“I’ve never been what you would call a ‘techie.’ But I can tell you that the technology end of our industry is going to continue to change, and change quickly,” Roesel said. “A good amount of this pace depends on the state and county title offices. When they go paperless, it’ll be off to the races on all other aspects of the delivery.”

Kansanback concurred, predicting the trend toward an earlier, online introduction to F&I products will continue, but that is only one part of the digitization equation. “Early adopters will embrace a paperless deal jacket as well as utilizing pre-menus and menus that can be emailed. Technology is super important, but having solid processes with the right people will still carry the day.

“I also think we have to accept that the consumer isn’t going to be dazzled by an iPad or a huge computer desktop,” Kansanback added. “They are more sophisticated than we give them credit for.”

Reed said the technology that will propel F&I forward is already largely in place and available now. It’s up to dealers and dealer systems providers to embrace it and incorporate it into the product roadmap.

“What some companies call ‘digital retailing’ and what Cox Automotive calls ‘connected retail’ represents bringing together all parts of the deal to ultimately provide the ability for a dealer to do the complete deal — including desking, F&I, DMV and dealer docs — all online, regardless of where the dealer or the consumer are located,” Reed said. “That will start happening in 2018.”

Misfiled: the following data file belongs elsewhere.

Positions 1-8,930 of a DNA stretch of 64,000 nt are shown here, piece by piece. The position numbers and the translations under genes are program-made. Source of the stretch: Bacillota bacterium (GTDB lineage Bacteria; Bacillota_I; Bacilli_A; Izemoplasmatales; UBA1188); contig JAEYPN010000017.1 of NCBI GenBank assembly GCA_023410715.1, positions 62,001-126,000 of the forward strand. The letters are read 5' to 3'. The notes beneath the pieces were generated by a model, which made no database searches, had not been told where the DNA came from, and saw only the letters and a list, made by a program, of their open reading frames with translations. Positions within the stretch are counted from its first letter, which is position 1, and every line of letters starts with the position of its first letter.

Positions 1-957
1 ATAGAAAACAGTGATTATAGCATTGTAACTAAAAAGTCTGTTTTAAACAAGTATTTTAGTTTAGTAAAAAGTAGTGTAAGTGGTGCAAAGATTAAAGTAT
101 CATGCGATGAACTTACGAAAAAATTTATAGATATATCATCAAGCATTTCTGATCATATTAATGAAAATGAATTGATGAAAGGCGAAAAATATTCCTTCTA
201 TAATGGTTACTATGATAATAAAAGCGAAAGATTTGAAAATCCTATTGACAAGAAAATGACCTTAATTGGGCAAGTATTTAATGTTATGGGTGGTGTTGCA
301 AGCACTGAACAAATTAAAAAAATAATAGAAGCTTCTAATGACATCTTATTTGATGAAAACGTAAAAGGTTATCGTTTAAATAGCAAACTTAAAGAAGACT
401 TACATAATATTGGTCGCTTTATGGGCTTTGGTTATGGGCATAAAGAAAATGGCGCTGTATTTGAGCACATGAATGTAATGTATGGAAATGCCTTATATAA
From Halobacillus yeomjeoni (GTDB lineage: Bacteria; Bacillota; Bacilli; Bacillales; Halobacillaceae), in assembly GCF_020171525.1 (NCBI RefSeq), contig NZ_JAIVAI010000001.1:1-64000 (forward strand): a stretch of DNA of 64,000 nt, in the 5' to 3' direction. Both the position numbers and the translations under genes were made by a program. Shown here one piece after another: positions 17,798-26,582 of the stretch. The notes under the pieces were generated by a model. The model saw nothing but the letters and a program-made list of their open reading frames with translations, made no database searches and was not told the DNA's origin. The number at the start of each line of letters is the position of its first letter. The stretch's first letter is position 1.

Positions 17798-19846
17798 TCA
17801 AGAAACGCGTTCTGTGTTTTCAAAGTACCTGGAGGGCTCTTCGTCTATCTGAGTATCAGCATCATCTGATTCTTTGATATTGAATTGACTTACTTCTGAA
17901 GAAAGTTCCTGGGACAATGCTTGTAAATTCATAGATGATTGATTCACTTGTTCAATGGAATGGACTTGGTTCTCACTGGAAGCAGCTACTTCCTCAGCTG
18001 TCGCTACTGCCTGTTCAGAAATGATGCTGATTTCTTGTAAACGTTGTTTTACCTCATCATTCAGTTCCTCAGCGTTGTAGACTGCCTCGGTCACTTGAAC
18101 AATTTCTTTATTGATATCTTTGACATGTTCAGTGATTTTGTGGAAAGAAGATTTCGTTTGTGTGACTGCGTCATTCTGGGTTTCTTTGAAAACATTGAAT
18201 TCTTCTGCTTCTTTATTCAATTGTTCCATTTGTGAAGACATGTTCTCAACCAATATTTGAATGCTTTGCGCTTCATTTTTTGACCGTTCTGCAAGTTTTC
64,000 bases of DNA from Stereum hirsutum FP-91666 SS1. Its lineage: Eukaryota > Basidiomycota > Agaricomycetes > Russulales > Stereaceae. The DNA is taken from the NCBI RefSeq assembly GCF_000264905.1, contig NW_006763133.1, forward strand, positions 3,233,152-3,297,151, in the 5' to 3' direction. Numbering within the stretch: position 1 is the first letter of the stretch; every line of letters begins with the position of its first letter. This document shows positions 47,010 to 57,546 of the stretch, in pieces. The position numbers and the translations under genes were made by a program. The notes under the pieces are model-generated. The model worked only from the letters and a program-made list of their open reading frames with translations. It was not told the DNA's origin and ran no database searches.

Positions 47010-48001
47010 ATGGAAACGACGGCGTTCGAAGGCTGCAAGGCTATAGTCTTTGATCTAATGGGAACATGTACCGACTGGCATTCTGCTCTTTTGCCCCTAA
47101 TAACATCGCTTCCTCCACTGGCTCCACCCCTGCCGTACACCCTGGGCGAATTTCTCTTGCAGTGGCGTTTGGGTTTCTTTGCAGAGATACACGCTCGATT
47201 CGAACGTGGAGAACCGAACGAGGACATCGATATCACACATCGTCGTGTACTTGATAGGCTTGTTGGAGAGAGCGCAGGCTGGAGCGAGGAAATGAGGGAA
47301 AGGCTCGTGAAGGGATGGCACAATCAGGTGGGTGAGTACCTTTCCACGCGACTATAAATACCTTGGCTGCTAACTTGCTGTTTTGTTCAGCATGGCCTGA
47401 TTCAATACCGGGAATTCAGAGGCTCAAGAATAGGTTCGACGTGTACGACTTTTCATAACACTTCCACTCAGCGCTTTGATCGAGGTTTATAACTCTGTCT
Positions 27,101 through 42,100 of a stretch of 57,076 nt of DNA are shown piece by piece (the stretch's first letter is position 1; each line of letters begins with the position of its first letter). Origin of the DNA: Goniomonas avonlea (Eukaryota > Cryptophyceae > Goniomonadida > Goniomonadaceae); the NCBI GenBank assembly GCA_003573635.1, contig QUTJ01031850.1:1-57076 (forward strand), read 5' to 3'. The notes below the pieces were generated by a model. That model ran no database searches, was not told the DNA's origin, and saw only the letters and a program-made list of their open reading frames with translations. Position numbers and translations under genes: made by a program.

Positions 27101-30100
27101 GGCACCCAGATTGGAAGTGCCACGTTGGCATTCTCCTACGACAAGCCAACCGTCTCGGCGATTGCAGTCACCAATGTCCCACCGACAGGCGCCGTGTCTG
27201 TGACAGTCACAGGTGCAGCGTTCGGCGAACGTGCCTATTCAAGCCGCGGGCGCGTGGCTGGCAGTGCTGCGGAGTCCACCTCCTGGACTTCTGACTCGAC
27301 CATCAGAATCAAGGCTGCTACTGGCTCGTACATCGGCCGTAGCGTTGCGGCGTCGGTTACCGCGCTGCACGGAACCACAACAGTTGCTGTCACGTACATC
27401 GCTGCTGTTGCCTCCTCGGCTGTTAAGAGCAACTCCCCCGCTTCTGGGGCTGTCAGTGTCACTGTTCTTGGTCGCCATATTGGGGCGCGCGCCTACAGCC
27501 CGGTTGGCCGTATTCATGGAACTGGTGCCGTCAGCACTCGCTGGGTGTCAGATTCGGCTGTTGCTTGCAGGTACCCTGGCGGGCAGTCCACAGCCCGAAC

Jacobs is less certain. “I don’t believe dealers have the expertise or processes to go totally paperless,” he said. “They are not ready yet to push the button and paperlessly econtract everything. They still make too many mistakes!” However, Jacobs, added, “They do need to speed the process to give F&I more time to sell.”

That is the central promise of the new technology available to dealers, Griggs said, but real results will require “significant investment” by F&I providers. “More dealers will demand instant access to their F&I performance as it continues to become more and more important to the overall financial performance of the dealership. Great F&I providers will be ready to provide this.”

Rules and Regulations

Whatever their political affiliation, anyone working in the automotive retail and finance industry had to admit some measure of optimism following the January inauguration of President Donald Trump. As the Republican candidate, Trump had promised sweeping regulatory relief if elected. He has largely lived up to that promise, even going so far as to appoint a man who once described the Consumer Financial Protection Agency as a “sad, sick joke” as the agency’s new director.

Lunt said he predicts a “relaxing” of regulations at the federal level but not any significant changes. In addition to the leadership change at the CFPB, the Trump administration has “decelerated and deemphasized” the push toward further